Urs Fischbacher talks with
ScienceWatch.com and answers a few questions about
this month's Fast Breaking Paper in the field of Economics
Article Title: z-Tree: Zurich toolbox for
ready-made economic experiments
Journal: EXP ECON
Year: JUN 2007
* Inst Empir Res Econ, Blumlisalpstr 10, CH-8006 Zurich,
* Inst Empir Res Econ, CH-8006 Zurich, Switzerland.
Why do you think your paper is highly cited? Does
it describe a new discovery, methodology, or synthesis of
The article describes a free software, that I developed, which is used to
program and to conduct behavioral—and in particular
economic—experiments. Experiments play an increasingly important role
in economics, and the software is widely used in experimental economics. It
is a methodology, actually a specific product.
Would you summarize the significance of your paper in
In economic experiments, human participants make economic decisions; for
instance, they bargain or interact in markets. Two features are typical for
economic experiments: They are interactive, which means that people get
feedback about other participants' decisions, and that they are paid
according to their decisions and the decisions of other participants. For
this reason these experiments are mostly conducted with networked
"Neuroeconomics is certainly one of
the most fascinating new
The development of programs for these experiments is a crucial task in an
experimental economics project. At the time when I started developing
programs for economic experiments, the programming of an experiment was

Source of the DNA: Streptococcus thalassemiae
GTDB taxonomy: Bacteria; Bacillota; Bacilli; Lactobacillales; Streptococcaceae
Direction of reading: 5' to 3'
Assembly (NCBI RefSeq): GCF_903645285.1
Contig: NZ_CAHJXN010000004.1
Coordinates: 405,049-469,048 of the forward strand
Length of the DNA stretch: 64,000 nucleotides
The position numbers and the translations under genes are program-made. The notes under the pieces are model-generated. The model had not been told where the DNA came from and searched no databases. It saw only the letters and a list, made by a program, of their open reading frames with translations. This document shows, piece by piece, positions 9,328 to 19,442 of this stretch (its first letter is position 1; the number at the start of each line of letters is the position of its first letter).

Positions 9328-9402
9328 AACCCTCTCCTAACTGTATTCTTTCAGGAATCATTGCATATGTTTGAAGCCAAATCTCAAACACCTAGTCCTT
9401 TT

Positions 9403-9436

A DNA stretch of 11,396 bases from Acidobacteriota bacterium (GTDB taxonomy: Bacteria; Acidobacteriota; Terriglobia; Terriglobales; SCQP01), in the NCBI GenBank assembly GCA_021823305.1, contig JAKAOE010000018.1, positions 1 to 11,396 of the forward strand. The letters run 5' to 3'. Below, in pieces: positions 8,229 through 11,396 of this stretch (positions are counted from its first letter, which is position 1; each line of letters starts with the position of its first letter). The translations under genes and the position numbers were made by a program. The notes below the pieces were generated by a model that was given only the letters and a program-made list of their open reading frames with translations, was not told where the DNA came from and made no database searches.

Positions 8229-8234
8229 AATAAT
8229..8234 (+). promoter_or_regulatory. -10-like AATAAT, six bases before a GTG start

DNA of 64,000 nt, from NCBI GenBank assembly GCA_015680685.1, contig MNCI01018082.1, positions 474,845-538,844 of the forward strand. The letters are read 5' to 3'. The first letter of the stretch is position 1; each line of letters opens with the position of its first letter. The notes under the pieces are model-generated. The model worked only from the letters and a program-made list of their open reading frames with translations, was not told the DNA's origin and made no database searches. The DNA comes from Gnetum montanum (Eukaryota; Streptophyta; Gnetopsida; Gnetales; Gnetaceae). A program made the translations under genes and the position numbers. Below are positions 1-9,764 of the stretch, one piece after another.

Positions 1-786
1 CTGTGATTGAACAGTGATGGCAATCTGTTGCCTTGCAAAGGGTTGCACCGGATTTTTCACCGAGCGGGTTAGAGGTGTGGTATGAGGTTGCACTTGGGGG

difficult and time-consuming. Usually, programmers were needed and it took
weeks to develop a new experiment. My software could simplify and speed up
the process considerably. Programming can now be done by the researchers
within a reasonable amount of time, which has helped to increase the
research activity in experimental economics.
How did you become involved in this research, and were
there any problems along the way?
Before I developed the program, I worked as a programmer in industry. So I
had the engineering knowledge to write the software. Furthermore, since I
also did my own research in experimental economics, I was interested in the
development of features that are useful for economic experiments.
Programming should be as easy and, in particular, as quick as possible.
Where do you see your research leading in the
My personal research is focused on experimental and behavioral economics.
Nevertheless, the development of the software continues in collaboration
with Stefan Schmid, a professional software engineer. The development of
the software is guided by the needs of experimental economics. So, the
current developments in the software reflect new directions in this field.
Neuroeconomics is certainly one of the most fascinating new directions.
This requires, for instance, a better control of time—with regard to
measurement and presentation, and more elaborate ways to communicate with
external hardware such as fMRI scanners.
Do you foresee any social or political implications for
The product itself does not have a direct social or political implication.
Yet it does support the use of experiments in the field of economics. These
experiments were crucial in questioning the assumptions of the economic
model of humans, they show that not all people are rational and selfish,
and they determine how people deviate from these assumptions. Experiments
will help to develop better, more adequate models of human behavior, and to
design institutions that are better suited for us.
Prof. Dr. Urs Fischbacher
University of Konstanz
Konstanz, Baden-Württemberg, Germany
Thurgau Institute of Economics
Kreuzlingen, Switzerland Web